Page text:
Fresh off winning the Bronze Ball at the Under-20 World Cup, the Venezuelan midfielder is enjoying a breakout 2017 with New York City FC
NEW YORK — Maybe Yangel Herrera would have been an excellent baseball player. It isn’t hard to imagine it given what an impressive athlete he is and Venezuela’s track record for producing major leaguers. It’s the dream Herrera’s parents may have envisioned when they initially tried coaxing their young son to pick up a bat rather than kick a soccer ball.
Herrera had other ideas, and felt something different when he played soccer. It felt like the sport for him from an early age, and given how far he has already come in his burgeoning career, it’s safe to say his instincts were correct.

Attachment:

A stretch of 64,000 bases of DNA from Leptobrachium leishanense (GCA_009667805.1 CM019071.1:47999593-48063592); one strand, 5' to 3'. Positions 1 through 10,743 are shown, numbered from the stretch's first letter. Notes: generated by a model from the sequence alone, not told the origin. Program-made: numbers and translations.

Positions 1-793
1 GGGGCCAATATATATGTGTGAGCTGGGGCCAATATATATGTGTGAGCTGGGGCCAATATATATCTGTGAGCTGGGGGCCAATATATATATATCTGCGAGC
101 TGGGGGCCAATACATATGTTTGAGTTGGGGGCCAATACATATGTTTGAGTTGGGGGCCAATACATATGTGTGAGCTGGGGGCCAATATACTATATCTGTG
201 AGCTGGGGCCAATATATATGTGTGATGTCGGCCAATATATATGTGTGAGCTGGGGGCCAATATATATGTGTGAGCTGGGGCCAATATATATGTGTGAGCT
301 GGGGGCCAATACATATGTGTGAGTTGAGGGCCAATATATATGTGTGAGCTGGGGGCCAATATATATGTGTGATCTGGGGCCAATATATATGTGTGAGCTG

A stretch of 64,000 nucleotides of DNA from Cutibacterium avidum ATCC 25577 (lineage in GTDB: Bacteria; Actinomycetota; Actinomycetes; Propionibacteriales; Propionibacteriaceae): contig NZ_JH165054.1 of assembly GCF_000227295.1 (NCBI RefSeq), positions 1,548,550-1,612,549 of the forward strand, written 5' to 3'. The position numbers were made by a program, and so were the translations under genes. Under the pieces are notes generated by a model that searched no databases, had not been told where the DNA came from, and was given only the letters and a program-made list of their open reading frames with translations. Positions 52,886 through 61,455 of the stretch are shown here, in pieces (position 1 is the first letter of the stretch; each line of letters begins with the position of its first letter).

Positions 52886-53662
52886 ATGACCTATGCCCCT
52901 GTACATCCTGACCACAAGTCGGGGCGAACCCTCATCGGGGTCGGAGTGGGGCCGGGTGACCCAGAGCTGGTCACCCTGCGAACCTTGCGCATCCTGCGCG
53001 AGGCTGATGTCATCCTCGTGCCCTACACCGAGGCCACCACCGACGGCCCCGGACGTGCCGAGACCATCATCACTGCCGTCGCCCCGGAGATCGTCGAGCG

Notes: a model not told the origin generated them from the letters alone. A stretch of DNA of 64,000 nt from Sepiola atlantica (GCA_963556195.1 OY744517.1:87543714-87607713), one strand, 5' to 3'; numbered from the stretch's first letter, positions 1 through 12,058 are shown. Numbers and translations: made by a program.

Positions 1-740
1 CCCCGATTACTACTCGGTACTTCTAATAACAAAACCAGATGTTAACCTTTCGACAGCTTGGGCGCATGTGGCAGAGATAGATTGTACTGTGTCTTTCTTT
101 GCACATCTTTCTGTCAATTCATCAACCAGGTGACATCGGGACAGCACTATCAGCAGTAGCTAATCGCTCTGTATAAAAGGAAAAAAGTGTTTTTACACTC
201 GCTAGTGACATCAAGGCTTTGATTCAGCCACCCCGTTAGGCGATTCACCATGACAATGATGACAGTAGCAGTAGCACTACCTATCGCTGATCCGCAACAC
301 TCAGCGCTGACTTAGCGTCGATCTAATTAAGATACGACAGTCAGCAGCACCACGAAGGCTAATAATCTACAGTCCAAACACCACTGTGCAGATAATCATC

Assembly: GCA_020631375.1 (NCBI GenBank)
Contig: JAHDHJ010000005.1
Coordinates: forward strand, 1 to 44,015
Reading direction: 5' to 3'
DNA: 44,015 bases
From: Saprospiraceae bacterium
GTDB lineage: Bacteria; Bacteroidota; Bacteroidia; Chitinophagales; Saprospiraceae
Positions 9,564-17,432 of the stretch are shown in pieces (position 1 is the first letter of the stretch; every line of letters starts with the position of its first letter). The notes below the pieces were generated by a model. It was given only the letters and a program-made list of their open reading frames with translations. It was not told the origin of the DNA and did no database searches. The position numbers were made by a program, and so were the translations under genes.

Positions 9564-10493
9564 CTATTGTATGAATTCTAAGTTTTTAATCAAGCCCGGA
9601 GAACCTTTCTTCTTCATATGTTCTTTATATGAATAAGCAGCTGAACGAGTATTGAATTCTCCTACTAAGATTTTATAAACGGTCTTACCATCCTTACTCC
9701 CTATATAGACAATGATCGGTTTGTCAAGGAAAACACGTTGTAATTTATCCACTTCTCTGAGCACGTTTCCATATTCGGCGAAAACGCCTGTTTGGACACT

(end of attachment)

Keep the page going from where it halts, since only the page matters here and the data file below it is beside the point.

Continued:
“I think when someone is born to do something, they do it,” Herrera said of the fateful choice that never really felt like a decision for him. Anyone who has had a chance to watch the young Venezuelan midfielder can attest that he looks very much like someone who chose the right sport.
The 19-year-old is fresh off a Bronze Ball-winning performance at the Under-20 World Cup, where he helped lead Venezuela to the final, though a 1-0 loss to England denied the South American country its first world title. Despite that defeat, Herrera and his teammates still left South Korea having played some of the best soccer in the competition, and Herrera was at the heart of it.
A box-to-box midfielder with a tireless motor and well-rounded game — who counts Sergio Busquets and Paul Pogba as inspirations — Herrera had scouts drooling and cursing in equal measure as they realized he had already been scooped up by Manchester City last winter and sent out on loan to NYCFC for the 2017 season.